Staffing cuts to DISD’s learning centers, along with limited cuts to some of the district’s TAGs and magnet schools, were approved by DISD’s board of trustees Thursday on a 5-4 vote (trustees Adam Medrano, Lew Blackburn, Ron Price and Carla Ranger cast the "no" votes). After a lengthy discussion that continued for more than seven hours, the board made the decision about 1:30 a.m. Friday to conform to federal law and equalize funding for neighborhood schools and learning centers in order to continue receiving more than $100 million in federal Title 1 funds.

There was immediate confusion about the outcome, with trustee Carla Ranger insisting that it takes seven votes to change learning center funding due to policies adopted by the board following the district’s release from a court order. Meanwhile, DISD’s legal counsel said that the Texas attorney general ruled that the seven-vote requirement didn’t apply. Undoubtedly, there will be some additional legal discussion about that conclusion, but DISD’s attorney assured the board that their ruling would stand.

All of this followed a reorganization of the board earlier Thursday, when Adam Medrano was elected president (replacing Jack Lowe, who remains a trustee), Lew Blackburn was elected first vice president, and Carla Ranger was elected second vice president. I’ll have more about the impact of that move, along with additional discussion about what the vote means for DISD’s future, on Monday.

Meanwhile, more about Friday’s vote and board meeting after the jump:

Assuming the board’s vote stands, the learning centers are most affected by the move, primarily because they receive Title 1 funds given to schools with a high percentage of economically disadvantaged students. TAGs and magnets will be less affected — their enrollment doesn’t have as many economically disadvantaged kids. Most of the staffing changes at these schools came because the board decided to equalize funding at some of these schools, deciding it was the fair thing to do (funding at the TAGs and magnets will still be 10 to 20 percent above the average for neighborhood schools, even after the cuts).

I didn’t attend Thursday’s school board meeting, but I did watch the final four hours of debate and the vote as it was streamed live online at DISD’s Web site. It you have any question about what happened and who said what, click here and check it out for yourself. Allen Gwinn at offers his thoughts. Background on the vote is here.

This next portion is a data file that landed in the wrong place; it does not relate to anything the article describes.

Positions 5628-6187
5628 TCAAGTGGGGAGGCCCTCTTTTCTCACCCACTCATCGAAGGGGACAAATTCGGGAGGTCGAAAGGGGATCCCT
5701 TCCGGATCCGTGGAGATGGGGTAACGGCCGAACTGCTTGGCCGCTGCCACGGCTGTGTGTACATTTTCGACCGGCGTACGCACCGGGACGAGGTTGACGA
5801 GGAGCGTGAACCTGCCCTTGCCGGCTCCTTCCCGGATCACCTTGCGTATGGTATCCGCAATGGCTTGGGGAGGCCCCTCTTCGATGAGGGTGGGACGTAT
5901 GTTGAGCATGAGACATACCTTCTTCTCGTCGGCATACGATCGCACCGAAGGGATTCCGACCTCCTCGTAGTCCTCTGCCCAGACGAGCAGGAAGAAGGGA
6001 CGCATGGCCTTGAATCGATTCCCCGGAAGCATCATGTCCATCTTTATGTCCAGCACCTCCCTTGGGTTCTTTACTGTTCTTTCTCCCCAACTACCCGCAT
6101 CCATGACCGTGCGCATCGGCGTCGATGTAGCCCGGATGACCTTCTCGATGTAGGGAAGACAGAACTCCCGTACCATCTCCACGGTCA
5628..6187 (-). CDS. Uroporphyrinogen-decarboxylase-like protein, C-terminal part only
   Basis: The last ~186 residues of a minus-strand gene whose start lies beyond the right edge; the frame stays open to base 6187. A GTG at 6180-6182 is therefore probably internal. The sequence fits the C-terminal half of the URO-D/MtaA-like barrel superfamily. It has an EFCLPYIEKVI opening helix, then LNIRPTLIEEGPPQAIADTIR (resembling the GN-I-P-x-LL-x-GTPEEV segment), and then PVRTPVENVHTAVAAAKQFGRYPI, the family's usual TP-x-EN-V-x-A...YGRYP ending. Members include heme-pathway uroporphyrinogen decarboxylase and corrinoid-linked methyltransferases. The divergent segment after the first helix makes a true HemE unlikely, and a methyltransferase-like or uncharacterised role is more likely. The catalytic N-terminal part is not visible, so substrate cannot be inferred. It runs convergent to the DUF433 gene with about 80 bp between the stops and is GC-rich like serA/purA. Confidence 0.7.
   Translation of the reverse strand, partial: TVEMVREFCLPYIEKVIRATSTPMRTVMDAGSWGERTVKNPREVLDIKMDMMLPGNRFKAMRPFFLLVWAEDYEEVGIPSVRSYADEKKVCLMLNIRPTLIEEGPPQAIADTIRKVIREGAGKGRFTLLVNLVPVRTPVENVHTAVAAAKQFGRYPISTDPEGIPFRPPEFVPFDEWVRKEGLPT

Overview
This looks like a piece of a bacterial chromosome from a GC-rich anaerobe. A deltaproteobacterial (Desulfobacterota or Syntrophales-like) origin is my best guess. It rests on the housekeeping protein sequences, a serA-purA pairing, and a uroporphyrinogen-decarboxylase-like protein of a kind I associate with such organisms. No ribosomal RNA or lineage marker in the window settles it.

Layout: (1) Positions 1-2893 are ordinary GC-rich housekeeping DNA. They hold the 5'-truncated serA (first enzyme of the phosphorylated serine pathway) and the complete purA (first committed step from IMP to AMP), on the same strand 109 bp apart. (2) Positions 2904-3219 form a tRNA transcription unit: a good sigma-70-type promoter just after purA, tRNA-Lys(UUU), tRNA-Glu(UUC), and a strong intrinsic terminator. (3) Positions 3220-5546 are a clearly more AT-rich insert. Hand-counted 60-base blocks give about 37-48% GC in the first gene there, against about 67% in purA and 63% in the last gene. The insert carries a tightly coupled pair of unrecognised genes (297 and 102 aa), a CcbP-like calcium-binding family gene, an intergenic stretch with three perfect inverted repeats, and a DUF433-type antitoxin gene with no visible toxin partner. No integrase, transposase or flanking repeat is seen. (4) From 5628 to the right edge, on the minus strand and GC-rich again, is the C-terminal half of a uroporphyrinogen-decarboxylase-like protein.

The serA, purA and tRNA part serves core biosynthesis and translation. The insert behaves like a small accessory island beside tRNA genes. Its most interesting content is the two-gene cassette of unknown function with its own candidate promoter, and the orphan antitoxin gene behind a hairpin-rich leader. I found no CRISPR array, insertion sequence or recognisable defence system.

From what I saw, the discussion was mostly civil and mostly informed. There were some trustees (Carla Ranger and Lew Blackburn come to mind) who clearly were trying to find a legal way to disproportionately fund the learning centers, and their questioning of DISD administrators was civil but clearly designed to provoke some type of "gotcha" response from the administrators. But they were well within their rights to question the administrators as they did. When their desired response didn’t come — the administrators repeated the same thing over and over and over again, stating that there is no way to obtain a waiver for the inequitable funding — Rangers and Blackburn responded courteously.

Then there was grandstanding trustee Ron Price, who I’m sure was posturing for his upcoming city council runoff race against Carolyn Davis by launching an embarrassing tirade that was almost nonsensical at times. From personal observation of Price, along with his performance on this vote, I honestly can’t say where the guy can do the most damage — by continuing as a DISD trustee (at least through the upcoming November election) or by moving to the city council.

Trustee Edwin Flores, while a bit imperious in his delivery, demonstrated a thorough knowledge of the issues and made some legitimate points in his discussion. Flores pointed out that some learning centers — comparable in every sense in terms of student enrollment — have 20 to 50 additional full-time staff members more than the comparable neighborhood schools. And Flores said that the more highly staffed learning centers are performing at essentially the same level as the less-staffed schools in arguing for the staffing changes ultimately approved.

Trustee Leigh Ann Ellis also spoke authoritatively, criticizing the administration for poorly informing the board, a common refrain among some trustees, but also saying she recognized that it was time to make a decision and move on. She also called for greater oversight to make sure that students outside of Dallas not be allowed to enroll in DISD schools until city residents are taken care of first; administrators pointed out that they’re just adhering to state law, but Ellis pressed the point and asked for further study to make sure the loopholes, if there are any, are closed. Her amendment was added to the final vote and approved.

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